Family voyage to Amisk Lake
(First of two parts)
It occurs to me as we cruise toward Warehouse Bay on our first day of a two-week trip, that I have spent approximately one year of my life at Amisk Lake, Saskatchewan, this being my 43rd trip since 1967, with a number of them two weeks in duration. And it has been a good year.
Laurie watches the shoreline for deer, moose and bears while daughter Katrina and her husband Brad make sure grandchildren Ben, age 6, and Erin, age 3, remain seated in the boat while we are running.
Before long we are in the bay, past the shoals that guard the entrance. I shut down the big motor and show Brad how to fire up the kicker — an 8-horse Mercury.
It is not a pleasant day, the wind blowing and spitting occasional rain. I troll toward the end of the bay and immediately we have action — walleyes and pike — most on a yellow Rapala Husky Jerk, some on an orange Rapala floater. Katrina takes the largest of the eight walleyes — a 24-incher — on a fire tiger pattern Dardevle, and Ben nets the fish for her with assistance from Laurie. Then Ben catches his first walleye ever on a gold floating Rapala. We keep enough fish for supper and after three hours head for camp.
It is still overcast the next morning when we head for McKenzie Bay, a 12-mile boat ride across the lake, but fishing is worth the trip. We watch loons and rafts of white pelicans as we fish, drifting and casting 5-of-diamond pattern Dardevles and boating one fish after another. Then I troll a bit and nail them on a perch pattern Rapala. Brad’s best is a 26-1/2-inch walleye taken on a red-and-white Dardevle Devle Dog.
In two hours and 15 minutes we take 18 walleyes — green and gold beauties — and release all but a few to eat, and head for camp. Erin falls asleep almost before the boat gets up on step, and back in camp Katrina lays her on the bed, still clad in her life jacket. After a two-hour nap, Katrina awakens her.
“She’d be a monster to put to bed tonight if she sleeps too long,” Katrina explains.
The weather turns glorious the following day, and we go back to Warehouse Bay. The kids busy themselves playing with aquatic vegetation that we snag while retrieving our lures. We enjoy the sunshine and cast Dardevle Imps — red-and-white, alewife, mackerel, red/orange — they all seem to work. In three hours we have taken 10 walleyes so we return to camp.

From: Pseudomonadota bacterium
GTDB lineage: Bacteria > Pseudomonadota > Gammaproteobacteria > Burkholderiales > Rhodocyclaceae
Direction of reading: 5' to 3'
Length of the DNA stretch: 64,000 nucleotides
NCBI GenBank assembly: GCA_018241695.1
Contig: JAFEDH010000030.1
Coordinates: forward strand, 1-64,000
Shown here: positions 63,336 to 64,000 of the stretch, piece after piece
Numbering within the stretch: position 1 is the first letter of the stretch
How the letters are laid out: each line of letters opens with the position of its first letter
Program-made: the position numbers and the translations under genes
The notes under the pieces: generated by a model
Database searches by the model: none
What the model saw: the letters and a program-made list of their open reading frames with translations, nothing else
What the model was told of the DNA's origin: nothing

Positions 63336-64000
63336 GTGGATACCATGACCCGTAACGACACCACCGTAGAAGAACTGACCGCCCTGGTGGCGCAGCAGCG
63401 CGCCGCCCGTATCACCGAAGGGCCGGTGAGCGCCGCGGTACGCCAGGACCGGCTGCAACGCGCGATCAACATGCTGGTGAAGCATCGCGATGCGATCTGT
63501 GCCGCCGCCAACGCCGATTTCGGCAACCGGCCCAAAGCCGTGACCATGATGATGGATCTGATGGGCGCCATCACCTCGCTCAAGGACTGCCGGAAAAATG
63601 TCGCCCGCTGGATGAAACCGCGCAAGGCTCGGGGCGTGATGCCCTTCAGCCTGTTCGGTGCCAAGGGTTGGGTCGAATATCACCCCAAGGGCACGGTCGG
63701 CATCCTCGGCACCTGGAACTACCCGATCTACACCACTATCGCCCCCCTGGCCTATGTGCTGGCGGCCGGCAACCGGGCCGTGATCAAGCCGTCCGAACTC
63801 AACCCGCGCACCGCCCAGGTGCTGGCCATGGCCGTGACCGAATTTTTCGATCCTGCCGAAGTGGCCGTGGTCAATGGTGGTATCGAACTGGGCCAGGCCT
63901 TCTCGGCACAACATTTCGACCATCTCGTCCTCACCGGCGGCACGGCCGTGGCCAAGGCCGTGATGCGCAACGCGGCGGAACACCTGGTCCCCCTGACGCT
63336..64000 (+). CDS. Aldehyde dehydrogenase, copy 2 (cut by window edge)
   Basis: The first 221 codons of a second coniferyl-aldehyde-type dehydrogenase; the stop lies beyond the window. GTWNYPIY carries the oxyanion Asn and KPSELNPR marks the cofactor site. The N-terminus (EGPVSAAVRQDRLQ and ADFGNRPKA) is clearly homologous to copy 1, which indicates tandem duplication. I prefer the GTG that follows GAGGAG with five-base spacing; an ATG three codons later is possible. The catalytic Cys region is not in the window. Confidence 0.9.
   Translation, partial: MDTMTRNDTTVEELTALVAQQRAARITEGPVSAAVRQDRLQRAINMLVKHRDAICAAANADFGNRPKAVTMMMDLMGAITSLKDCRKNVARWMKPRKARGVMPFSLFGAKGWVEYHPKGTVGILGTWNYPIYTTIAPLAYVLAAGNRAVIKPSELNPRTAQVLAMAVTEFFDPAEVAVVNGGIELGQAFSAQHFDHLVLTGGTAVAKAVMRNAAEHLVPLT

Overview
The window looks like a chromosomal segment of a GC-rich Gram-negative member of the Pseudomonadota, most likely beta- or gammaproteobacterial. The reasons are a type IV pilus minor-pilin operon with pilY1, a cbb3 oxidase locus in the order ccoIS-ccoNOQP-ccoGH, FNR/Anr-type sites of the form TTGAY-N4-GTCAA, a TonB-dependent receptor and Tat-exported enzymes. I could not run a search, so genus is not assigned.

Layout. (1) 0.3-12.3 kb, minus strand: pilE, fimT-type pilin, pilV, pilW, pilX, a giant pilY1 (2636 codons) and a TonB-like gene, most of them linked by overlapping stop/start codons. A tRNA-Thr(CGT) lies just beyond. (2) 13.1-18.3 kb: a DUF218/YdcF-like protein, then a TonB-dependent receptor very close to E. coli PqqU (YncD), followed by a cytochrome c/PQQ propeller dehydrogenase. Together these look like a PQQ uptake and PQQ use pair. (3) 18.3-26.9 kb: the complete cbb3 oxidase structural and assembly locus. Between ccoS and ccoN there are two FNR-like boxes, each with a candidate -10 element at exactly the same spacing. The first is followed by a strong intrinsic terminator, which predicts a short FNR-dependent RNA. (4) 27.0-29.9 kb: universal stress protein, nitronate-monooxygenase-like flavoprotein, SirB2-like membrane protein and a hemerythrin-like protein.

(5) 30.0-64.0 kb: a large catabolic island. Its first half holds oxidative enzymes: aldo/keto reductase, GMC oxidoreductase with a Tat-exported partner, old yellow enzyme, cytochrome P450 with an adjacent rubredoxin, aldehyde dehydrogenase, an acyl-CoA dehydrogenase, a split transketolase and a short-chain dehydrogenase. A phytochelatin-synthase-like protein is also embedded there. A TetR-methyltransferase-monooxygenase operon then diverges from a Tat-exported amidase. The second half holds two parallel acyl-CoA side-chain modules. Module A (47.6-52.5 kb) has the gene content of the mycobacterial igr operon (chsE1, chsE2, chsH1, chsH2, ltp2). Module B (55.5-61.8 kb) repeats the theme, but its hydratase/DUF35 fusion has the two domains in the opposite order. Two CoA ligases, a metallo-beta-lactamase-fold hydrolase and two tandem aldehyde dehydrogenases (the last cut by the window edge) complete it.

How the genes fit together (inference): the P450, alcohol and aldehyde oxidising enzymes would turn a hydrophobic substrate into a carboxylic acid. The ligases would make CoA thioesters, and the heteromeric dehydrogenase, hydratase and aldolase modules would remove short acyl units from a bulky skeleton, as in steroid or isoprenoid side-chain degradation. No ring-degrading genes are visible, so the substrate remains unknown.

“The Sturgeon Bay Narrows is not my favorite place to fish, but Brad has never been there. Do you want to try it?”
Everyone agrees, so we motor to the far end of Sturgeon Bay and begin trolling in the Narrows. We catch a number of pike up to four pounds, then I hook a 28-inch walleye on an ancient Helin Flatfish that I painted red-and-white some 40 years ago after fish chewed most of the paint off the lure. Unfortunately, the walleye swallows the lure so we are forced to keep it. The kids are busy playing with lily pads and swamp grass.
Once again the weather deteriorates during the night and we have a nasty east wind to contend with. We catch about 20 pike in Warehouse Bay up to about six pounds, releasing all of them. We manage to get our caps blown off several times in the gusty wind before quitting for the day. Not a single walleye taken this day. With a storm looming, we race for camp and the safety of the cabin.
A storm strikes the next day with wind and rain, so we stay in camp. It gives me time to digest what we have seen — a cow moose with twin calves north of Roblin, Manitoba, a black bear on the edge of the road a mile out of Denare Beach in Saskatchewan, a whitetail deer in the cove behind Hudson’s Bay Point in Warehouse Bay. (Laurie spotted the deer with a binocular we have on board.)
Ben and Erin entertain themselves on the playground equipment in camp, and we prepare for more days on the water. I’ll tell you about it next week!
Bernie Kuntz, a Jamestown native, has been an Outdoors columnist for The Sun since 1974